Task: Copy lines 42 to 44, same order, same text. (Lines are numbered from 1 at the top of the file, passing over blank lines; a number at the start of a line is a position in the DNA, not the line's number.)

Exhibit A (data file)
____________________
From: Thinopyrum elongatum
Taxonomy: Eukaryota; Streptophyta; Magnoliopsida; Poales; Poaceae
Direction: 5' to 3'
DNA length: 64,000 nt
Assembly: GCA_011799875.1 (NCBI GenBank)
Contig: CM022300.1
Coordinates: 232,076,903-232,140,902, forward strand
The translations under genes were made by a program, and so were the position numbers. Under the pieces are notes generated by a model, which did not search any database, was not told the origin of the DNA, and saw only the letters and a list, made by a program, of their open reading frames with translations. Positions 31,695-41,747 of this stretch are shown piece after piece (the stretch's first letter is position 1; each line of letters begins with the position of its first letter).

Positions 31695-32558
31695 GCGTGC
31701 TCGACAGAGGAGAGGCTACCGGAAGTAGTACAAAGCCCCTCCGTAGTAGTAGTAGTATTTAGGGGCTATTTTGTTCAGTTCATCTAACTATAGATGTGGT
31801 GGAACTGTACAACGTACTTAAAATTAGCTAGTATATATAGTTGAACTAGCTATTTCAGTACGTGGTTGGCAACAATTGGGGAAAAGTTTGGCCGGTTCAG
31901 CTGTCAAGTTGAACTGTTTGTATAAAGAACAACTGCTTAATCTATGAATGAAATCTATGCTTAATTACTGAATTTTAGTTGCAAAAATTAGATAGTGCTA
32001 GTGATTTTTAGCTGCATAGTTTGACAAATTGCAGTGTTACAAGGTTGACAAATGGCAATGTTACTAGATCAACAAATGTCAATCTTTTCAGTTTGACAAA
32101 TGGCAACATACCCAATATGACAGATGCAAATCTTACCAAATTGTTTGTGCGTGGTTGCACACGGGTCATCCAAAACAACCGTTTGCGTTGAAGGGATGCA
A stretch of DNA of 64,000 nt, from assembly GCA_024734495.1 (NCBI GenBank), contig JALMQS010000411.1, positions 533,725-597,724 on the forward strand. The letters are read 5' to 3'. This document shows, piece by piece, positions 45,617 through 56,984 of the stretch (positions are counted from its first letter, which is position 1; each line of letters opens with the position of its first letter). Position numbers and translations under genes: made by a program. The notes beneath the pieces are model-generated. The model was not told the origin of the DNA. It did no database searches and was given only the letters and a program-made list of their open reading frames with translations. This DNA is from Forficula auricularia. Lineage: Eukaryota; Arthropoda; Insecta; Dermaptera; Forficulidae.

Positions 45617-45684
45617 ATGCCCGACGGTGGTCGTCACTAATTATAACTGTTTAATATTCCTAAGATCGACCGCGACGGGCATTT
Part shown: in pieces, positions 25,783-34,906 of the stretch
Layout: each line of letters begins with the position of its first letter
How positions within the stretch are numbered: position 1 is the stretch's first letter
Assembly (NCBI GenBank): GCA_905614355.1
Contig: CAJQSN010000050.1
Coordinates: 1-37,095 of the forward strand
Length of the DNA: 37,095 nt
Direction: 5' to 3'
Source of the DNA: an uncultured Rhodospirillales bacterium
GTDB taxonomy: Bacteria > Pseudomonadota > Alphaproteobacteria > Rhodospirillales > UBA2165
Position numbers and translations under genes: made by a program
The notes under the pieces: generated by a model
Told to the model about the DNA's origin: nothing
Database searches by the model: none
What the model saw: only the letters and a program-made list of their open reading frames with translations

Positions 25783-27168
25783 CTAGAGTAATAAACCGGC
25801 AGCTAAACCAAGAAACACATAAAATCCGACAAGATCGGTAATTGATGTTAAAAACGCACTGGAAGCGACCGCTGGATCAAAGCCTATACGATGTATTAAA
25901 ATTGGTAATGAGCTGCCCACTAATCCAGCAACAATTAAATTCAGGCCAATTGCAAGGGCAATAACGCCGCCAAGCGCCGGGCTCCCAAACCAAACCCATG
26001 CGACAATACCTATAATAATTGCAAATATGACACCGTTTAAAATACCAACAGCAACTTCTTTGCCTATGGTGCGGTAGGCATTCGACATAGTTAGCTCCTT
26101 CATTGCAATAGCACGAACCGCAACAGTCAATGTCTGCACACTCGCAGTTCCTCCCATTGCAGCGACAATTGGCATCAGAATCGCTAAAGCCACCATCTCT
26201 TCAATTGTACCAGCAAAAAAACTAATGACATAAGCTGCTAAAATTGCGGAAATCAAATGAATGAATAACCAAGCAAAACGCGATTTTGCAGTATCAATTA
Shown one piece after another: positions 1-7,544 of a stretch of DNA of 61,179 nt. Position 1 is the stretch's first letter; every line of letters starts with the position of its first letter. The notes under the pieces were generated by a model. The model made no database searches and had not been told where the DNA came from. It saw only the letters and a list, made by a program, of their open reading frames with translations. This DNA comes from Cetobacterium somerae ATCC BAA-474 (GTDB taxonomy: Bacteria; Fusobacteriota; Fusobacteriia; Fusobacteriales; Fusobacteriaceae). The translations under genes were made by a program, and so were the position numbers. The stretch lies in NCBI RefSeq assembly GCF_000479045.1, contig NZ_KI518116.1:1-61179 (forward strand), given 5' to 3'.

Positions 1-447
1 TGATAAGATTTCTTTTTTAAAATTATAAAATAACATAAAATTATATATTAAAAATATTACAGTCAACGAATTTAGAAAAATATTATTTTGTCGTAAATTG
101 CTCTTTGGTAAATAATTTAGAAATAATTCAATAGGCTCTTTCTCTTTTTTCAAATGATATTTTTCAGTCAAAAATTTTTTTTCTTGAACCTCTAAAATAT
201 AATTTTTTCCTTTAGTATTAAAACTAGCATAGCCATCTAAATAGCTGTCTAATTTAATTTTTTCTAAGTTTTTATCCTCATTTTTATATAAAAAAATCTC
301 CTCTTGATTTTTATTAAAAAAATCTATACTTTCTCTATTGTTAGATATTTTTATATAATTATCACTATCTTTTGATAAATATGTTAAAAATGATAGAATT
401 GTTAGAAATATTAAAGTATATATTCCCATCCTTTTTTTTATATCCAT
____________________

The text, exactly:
Positions 1-447
1 TGATAAGATTTCTTTTTTAAAATTATAAAATAACATAAAATTATATATTAAAAATATTACAGTCAACGAATTTAGAAAAATATTATTTTGTCGTAAATTG
101 CTCTTTGGTAAATAATTTAGAAATAATTCAATAGGCTCTTTCTCTTTTTTCAAATGATATTTTTCAGTCAAAAATTTTTTTTCTTGAACCTCTAAAATAT